In Australia, the two terms are used interchangeably, with “resume” used more frequently. That being said, if you mention “your CV”, everyone will understand what you mean.

There’s no need to get caught up in the semantics; the most important consideration when writing an Australian CV is to ensure that it communicates your value to potential employers.


In Conclusion.

A professionally written CV is integral to your success when applying for roles in Australia. Australian recruiters and hiring managers will notice – and be suitably impressed – if your resume is tailored to suit Australian CV requirements and expectations.

That being said, remember that no one gets a job based on the resume alone. The purpose of the resume is to get you across the line into the interview room. No more, no less.


In a competitive job market, a well-written resume summary is vital to standing out and grabbing the attention of recruiters. This is especially true for managers and executives. Today, I’ll share with you a few resume summary examples that will help you compete in a saturated job market.

At its essence, a resume summary is a sales pitch that demonstrates what you can do for an employer. The best resume summaries demonstrate that your skills and experience can solve a key business problem.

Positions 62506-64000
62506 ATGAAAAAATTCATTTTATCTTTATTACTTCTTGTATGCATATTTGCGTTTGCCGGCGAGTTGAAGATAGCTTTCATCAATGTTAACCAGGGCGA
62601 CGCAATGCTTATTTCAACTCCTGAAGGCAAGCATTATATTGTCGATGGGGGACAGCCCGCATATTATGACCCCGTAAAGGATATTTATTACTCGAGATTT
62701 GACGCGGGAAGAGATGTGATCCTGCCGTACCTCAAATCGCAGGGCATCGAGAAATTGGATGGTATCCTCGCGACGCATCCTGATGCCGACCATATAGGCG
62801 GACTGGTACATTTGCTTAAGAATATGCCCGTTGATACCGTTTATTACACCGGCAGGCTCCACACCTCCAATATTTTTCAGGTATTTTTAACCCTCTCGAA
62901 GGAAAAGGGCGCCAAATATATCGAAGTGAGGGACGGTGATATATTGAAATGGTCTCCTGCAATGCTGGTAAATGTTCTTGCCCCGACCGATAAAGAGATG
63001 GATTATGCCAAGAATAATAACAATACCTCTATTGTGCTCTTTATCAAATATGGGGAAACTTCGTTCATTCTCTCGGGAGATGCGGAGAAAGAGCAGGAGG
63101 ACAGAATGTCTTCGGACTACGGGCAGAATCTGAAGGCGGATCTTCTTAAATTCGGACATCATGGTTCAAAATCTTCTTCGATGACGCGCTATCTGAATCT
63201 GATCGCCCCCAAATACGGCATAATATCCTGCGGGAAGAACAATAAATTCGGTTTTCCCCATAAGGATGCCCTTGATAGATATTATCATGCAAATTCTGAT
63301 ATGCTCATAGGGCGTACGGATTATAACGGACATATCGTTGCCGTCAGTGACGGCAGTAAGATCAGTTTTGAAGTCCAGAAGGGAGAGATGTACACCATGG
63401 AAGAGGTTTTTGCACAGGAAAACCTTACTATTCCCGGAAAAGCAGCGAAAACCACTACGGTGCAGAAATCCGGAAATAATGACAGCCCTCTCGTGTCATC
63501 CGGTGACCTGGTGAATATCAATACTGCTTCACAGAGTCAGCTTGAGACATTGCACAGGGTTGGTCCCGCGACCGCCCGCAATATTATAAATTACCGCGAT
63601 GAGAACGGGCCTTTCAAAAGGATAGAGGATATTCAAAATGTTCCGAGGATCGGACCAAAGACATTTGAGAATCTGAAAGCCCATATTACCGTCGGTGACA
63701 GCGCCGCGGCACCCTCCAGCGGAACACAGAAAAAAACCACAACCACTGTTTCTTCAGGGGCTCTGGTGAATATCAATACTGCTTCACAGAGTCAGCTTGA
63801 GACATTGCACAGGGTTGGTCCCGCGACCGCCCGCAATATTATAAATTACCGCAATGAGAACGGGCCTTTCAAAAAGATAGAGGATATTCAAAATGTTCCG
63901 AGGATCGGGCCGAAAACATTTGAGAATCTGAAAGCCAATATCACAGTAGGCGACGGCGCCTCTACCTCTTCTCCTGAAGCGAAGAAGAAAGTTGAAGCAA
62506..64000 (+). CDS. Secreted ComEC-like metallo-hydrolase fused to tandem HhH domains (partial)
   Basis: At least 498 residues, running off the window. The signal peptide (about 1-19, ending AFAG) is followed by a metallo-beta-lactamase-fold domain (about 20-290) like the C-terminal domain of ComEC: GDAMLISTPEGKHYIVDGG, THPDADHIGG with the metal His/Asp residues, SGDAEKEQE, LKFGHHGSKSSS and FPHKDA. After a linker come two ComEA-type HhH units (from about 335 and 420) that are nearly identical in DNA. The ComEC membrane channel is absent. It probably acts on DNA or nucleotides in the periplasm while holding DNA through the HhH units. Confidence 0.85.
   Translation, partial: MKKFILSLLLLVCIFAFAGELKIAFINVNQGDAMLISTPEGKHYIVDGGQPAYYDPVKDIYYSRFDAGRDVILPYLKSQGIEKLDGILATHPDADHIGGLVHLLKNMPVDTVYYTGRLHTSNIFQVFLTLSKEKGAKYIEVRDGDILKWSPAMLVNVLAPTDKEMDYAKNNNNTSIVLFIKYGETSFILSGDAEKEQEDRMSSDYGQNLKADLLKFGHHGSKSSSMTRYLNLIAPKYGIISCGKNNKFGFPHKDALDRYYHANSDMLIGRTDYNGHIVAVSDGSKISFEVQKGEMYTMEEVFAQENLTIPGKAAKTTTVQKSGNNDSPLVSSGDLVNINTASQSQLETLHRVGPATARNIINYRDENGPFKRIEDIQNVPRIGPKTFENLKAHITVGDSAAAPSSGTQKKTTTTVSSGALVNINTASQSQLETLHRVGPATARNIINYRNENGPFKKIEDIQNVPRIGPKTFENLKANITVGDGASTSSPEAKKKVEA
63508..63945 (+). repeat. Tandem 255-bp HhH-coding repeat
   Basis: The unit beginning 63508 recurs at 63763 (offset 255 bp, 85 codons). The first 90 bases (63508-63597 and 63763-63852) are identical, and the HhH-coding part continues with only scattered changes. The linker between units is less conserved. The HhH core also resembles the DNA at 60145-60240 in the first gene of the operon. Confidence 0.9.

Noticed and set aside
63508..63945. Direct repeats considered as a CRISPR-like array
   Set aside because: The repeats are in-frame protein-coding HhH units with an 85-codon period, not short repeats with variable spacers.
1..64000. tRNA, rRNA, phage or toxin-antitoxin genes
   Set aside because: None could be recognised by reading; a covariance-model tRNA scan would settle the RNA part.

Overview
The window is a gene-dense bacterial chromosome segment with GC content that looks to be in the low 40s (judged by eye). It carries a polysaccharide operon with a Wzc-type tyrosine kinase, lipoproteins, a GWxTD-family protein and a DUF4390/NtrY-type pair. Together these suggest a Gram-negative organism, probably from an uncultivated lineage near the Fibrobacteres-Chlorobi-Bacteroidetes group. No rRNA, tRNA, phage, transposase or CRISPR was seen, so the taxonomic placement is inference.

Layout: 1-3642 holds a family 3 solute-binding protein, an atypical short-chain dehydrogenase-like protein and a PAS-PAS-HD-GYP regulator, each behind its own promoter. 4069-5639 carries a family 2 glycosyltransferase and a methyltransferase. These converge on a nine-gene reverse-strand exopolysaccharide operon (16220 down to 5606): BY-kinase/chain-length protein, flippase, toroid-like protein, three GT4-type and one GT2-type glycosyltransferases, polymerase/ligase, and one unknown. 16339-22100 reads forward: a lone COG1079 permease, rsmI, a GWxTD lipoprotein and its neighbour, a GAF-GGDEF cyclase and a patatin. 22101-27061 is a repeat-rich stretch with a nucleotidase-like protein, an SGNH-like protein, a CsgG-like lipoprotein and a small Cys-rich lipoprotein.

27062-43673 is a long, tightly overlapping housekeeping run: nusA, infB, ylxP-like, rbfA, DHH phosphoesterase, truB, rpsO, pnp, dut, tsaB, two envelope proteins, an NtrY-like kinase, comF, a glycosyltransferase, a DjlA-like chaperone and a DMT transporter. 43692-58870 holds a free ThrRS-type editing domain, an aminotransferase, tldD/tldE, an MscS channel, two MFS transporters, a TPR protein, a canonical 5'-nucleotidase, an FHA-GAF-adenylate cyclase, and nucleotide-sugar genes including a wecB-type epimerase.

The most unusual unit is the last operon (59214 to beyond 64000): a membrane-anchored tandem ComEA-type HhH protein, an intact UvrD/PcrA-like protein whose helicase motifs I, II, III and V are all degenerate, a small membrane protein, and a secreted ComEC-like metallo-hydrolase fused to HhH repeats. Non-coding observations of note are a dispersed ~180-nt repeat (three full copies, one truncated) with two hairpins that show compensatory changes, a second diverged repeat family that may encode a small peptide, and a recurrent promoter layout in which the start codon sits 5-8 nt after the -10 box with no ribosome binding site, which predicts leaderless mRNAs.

Mid-career professionals should keep the resume summary to a few sentences. Executives, who can expect to compete against a more demanding role criteria – and do so in a smaller pool of candidates, should extend their resume summary to 3-4 succinct paragraphs, or around 200 words.

A strong resume summary reduces the complexity that comes with years of experience down to the most relevant, important points. It compels recruiters to look beyond the summary to read the rest of your resume – and ensures that you make it to the next stage of the recruitment process.

If you want a top-notch resume without any headaches, our professional resume writers can whip one up for you in no time; contact us to learn more. If you’d like to write your own resume, start by following our tips below.


1. Understand The Employer’s Pain Point.

A resume summary’s main purpose is to succinctly demonstrate what you can do for the employer.

Every role aims to solve some business or commercial problem, so a good resume summary demonstrates how you have the skills, experience and drive to achieve that.


2. Be Specific.

Ensure your resume summary stands out by being specific about details.

Instead of writing ‘I bring extensive experience’, write ‘I bring 20 years’ experience’. Most importantly, address the pre-requisites listed in the job description, particularly relating to the requirementseducation and experience sections.


3. Connect Your Value To The Needs Of The Business.

Ensure you stand out from your peers in a crowded job market by clearly articulating your point of difference and how this contributes to solving the employer’s problem.

This could be a particular qualification, a background in another profession or attitudes to leadership. Try to avoid generic phrasing and personalise the summary to reflect key insights specific to you.


4. Be Concise.